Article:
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508: The science of fashion
504: Work of art
496: Slow motion
492: Best foot forward
488: In her prime
484: Force majeure
480: Mixed bag
475: Fashioning the future
471: Unfinished business
464: Mint condition
454: Kurai kawaii
450: Family style
446: Cover story
442: Funky fit
438: Space man
436: Head dress
434: Brave new world
432: Winning streak
430: A cut above
428: Lighten up
426: Piece keeper
424: Gypsy things
422: Soft Touch
419: On Garde
417: Shock Treatment
415: Design of the times
413: Café society
411: Out of hiding
409: Lasting leggings
407: Chain gang
404: Clan of the cave wear
398: Victor/Victoriana
396: Vamp it up
394: Licence to thrill
392: Even cowgirls get the blues
390: Soldiers of fortune
388: In gear

Independent spirit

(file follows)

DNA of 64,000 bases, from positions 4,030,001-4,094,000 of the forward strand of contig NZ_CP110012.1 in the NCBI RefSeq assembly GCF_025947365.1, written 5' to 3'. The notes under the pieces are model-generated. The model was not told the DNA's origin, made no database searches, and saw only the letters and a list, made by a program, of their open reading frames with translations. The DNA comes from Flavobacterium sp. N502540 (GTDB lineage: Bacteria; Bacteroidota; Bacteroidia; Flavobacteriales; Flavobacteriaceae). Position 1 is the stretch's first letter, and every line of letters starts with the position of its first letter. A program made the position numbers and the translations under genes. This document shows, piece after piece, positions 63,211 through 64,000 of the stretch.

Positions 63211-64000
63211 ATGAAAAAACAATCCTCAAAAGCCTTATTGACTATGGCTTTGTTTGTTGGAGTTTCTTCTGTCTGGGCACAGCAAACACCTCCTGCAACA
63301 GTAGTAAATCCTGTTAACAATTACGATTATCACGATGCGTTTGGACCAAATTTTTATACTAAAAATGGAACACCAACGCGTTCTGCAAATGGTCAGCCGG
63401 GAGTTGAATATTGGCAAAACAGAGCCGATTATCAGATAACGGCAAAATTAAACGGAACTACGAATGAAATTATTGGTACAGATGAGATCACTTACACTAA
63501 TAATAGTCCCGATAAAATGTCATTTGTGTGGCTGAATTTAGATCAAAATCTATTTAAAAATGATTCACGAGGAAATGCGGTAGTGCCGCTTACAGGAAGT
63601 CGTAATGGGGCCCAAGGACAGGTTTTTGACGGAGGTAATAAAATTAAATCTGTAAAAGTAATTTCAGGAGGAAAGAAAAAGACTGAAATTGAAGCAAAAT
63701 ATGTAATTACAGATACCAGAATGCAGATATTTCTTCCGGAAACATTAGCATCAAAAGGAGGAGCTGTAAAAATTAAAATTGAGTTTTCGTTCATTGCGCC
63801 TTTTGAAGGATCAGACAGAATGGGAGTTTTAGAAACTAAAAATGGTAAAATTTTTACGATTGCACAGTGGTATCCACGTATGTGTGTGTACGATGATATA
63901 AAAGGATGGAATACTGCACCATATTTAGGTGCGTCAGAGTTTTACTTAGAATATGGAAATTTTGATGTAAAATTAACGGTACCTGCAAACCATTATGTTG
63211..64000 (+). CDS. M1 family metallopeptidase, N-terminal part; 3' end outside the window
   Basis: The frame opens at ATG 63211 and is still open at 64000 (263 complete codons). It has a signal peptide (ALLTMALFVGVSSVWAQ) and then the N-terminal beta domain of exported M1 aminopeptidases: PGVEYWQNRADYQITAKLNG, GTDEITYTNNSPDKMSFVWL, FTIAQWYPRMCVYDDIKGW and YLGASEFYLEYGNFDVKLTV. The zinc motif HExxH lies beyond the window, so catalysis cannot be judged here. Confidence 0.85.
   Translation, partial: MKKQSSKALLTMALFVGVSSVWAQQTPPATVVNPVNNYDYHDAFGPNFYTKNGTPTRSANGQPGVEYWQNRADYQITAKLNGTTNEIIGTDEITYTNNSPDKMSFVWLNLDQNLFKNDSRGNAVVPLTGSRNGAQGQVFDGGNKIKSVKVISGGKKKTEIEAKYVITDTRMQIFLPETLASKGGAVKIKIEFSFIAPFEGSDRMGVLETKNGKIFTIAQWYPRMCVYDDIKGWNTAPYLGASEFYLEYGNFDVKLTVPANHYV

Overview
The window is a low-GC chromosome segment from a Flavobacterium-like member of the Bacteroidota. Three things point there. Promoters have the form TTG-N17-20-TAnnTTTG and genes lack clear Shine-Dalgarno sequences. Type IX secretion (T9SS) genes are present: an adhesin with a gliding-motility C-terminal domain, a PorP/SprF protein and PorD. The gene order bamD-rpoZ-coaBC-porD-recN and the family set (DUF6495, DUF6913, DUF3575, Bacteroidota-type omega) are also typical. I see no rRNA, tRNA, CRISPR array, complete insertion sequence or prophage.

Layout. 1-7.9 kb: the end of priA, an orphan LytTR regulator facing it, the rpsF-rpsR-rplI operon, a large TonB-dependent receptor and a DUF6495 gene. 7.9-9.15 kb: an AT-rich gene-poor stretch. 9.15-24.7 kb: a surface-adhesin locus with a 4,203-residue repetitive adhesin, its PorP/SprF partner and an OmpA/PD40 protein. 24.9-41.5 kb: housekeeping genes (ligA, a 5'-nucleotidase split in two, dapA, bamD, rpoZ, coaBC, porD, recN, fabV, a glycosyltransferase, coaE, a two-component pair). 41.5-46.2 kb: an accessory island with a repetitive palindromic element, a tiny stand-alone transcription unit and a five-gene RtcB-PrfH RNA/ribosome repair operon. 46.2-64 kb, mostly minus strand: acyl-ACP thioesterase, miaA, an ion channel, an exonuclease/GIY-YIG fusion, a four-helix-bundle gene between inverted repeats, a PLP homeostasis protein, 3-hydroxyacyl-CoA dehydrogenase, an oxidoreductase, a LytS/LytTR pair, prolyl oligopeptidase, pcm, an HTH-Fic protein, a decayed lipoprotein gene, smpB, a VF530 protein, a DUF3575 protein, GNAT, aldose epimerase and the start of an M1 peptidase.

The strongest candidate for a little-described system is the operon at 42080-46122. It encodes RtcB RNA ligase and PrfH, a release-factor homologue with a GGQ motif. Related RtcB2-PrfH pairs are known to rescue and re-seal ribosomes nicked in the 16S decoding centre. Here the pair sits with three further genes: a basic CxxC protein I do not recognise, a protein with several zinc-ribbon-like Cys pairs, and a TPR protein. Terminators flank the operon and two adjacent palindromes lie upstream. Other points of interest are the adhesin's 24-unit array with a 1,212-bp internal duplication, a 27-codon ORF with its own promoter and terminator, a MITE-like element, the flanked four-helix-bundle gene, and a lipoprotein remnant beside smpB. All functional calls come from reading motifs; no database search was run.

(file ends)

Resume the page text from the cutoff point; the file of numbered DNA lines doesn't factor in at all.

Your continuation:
Kyoko Higa designs for the confident, stylish and hard-working woman-someone a lot like herself, Tama Miyake Lung learns.

Sixteen years after founding her first label, Rose is a Rose, Kyoko Higa still spends part of every day working on new designs. The Aoyama-based fashion veteran sketches ideas for her popular line of women's clothing in addition to prints, textiles, accessories, leather goods, tableware and more. As well as showing in the biannual Tokyo collections, Higa has in the past year held trunk shows in New York and Madison, Wisconsin, attended an Asian economic forum in Hainan, China, and participated in Peking Fashion Week. If it wasn't for the ongoing conflict in Iraq, she would have also held trunk shows in Paris and other parts of Europe.

Such a dizzying pace would be difficult for most working mothers to maintain, but only seems natural when considering Higa's fashion philosophy. "I want to design for those who have their own work, and people in situations where they are constantly attracting attention," she says, relaxing in her Aoyama atelier just a few weeks after showing her Spring/Summer 2004 collection in Tokyo. "My ideal image of a woman is not one that works so she can be equal to men in terms of productivity, but someone who is always cute, elegant and pretty, and who works and is independent."


It came from the Sears catalog